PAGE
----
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The control of land remains the crucial issue in the Arab-Israel conflict. Kenneth Stein investigates in detail and without polemics how and why Jews acquired land from Arabs in Palestine during the British Mandate, and he reaches conclusions that are challenging and suprising.
Stein contends that Zionists were able to purchase the core of a national territory in Palestine during this period for three reasons: they had the single-mindedness of purpose, as well as the capital, to buy the land; the Arabs, economically impoverished, politically fragmented, and socially atomized, were willing to sell the land; and the British were largely ineffective in regulating land sales and protecting Arab tenants.
Neither Arab opposition to land sales nor British attempts to regulate them actually limited land acquisition. There were always more Arab offers to sell land than there were Zionist funds. In fact, many sales were made by Arab politicians who publicly opposed Zionism and even led agitation against land acquisition by Jews. Zionists furthered their own ambitions by skillfully using their understanding of the bureaucracy to write laws and to influence key administrative appointments. Further, they knew how to take advantage of social and economic cleavages within Arab society.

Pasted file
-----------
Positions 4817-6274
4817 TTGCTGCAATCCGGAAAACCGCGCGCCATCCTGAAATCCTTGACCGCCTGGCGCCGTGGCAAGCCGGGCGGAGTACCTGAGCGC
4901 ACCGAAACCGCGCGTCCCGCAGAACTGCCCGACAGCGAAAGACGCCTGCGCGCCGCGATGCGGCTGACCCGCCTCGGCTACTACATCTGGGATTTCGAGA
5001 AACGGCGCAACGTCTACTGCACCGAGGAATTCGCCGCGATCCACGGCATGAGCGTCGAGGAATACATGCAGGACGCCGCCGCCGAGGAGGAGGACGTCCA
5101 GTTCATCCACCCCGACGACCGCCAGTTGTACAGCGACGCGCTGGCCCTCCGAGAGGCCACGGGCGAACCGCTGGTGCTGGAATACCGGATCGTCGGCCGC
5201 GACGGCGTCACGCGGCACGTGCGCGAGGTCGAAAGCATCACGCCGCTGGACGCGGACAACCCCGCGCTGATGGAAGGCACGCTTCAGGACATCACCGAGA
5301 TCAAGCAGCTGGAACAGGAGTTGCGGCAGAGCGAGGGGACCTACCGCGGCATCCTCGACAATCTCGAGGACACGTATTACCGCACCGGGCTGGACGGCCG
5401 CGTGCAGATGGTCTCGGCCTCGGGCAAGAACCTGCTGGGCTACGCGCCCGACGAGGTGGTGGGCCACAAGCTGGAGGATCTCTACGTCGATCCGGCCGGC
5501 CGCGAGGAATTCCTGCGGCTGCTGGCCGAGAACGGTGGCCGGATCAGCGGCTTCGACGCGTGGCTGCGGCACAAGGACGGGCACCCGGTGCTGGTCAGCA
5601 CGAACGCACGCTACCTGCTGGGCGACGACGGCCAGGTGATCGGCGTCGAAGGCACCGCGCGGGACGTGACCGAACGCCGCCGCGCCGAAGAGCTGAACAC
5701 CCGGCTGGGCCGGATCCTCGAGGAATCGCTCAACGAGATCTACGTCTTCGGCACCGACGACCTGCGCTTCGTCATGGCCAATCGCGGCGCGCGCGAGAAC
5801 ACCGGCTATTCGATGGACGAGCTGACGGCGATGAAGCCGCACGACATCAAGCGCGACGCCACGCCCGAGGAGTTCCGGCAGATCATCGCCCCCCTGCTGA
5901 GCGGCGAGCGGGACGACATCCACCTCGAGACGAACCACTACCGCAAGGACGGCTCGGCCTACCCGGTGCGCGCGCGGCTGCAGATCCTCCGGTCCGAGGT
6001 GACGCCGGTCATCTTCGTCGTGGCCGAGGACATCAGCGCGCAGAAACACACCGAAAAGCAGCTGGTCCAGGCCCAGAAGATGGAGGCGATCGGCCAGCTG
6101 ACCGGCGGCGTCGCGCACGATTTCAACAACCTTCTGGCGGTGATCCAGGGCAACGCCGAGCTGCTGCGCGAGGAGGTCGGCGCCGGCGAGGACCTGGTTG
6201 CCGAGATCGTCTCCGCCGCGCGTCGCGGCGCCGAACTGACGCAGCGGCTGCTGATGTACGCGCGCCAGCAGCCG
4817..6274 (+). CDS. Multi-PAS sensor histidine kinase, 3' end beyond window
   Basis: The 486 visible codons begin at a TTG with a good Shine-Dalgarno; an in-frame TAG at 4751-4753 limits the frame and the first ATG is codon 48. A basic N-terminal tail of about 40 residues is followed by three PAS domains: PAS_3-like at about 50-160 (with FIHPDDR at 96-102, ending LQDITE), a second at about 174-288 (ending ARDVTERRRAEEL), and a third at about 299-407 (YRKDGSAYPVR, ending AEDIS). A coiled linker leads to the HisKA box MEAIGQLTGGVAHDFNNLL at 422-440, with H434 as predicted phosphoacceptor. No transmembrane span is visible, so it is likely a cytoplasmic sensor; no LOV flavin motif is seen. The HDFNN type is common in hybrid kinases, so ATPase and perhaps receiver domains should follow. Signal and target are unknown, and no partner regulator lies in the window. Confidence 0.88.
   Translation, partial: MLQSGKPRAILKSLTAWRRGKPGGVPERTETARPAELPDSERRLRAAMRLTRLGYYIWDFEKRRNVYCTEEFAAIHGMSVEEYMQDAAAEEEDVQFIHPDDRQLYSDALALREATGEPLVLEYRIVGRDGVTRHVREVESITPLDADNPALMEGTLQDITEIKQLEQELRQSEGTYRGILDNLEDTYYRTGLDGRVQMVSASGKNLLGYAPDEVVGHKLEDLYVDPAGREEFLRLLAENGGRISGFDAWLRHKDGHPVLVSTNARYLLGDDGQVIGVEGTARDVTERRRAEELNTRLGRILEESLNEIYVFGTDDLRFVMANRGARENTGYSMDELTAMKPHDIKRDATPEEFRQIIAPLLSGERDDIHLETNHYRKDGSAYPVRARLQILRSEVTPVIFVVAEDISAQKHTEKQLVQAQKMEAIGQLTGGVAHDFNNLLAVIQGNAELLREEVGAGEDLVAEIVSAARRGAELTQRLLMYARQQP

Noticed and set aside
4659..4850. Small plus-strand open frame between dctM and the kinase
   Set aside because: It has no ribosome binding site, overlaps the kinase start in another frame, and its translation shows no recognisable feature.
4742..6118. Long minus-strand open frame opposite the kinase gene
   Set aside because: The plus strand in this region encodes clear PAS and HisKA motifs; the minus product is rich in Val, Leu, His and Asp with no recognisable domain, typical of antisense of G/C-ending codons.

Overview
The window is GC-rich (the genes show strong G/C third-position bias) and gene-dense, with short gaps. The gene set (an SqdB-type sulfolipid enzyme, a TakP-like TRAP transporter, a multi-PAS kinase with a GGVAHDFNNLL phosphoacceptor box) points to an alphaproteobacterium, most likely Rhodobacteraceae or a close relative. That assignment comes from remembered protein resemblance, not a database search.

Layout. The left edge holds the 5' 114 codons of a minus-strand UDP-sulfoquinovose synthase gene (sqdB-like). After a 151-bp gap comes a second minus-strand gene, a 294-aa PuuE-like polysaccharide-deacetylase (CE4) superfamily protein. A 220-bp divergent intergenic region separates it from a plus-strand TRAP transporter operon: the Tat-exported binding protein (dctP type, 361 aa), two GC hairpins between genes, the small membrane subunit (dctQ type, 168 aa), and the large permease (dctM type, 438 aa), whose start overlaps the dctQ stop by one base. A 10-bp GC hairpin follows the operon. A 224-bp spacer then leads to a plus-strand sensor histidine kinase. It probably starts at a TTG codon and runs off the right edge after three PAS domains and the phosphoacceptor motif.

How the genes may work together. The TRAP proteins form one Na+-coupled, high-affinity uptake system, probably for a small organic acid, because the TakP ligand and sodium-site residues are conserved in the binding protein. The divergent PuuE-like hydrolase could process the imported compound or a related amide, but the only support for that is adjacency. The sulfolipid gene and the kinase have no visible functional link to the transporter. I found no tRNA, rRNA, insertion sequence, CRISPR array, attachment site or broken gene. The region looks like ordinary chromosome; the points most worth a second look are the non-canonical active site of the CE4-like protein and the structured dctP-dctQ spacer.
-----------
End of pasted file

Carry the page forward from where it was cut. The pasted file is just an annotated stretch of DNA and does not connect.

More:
Based primarily on archival research, The Land Question in Palestine, 1917-1939 offers an unusually balanced analysis of the social and political history of land sales in Palestine during this critical period. It provides exceptional and essential insight into one of the most troubling conflicts in today's world.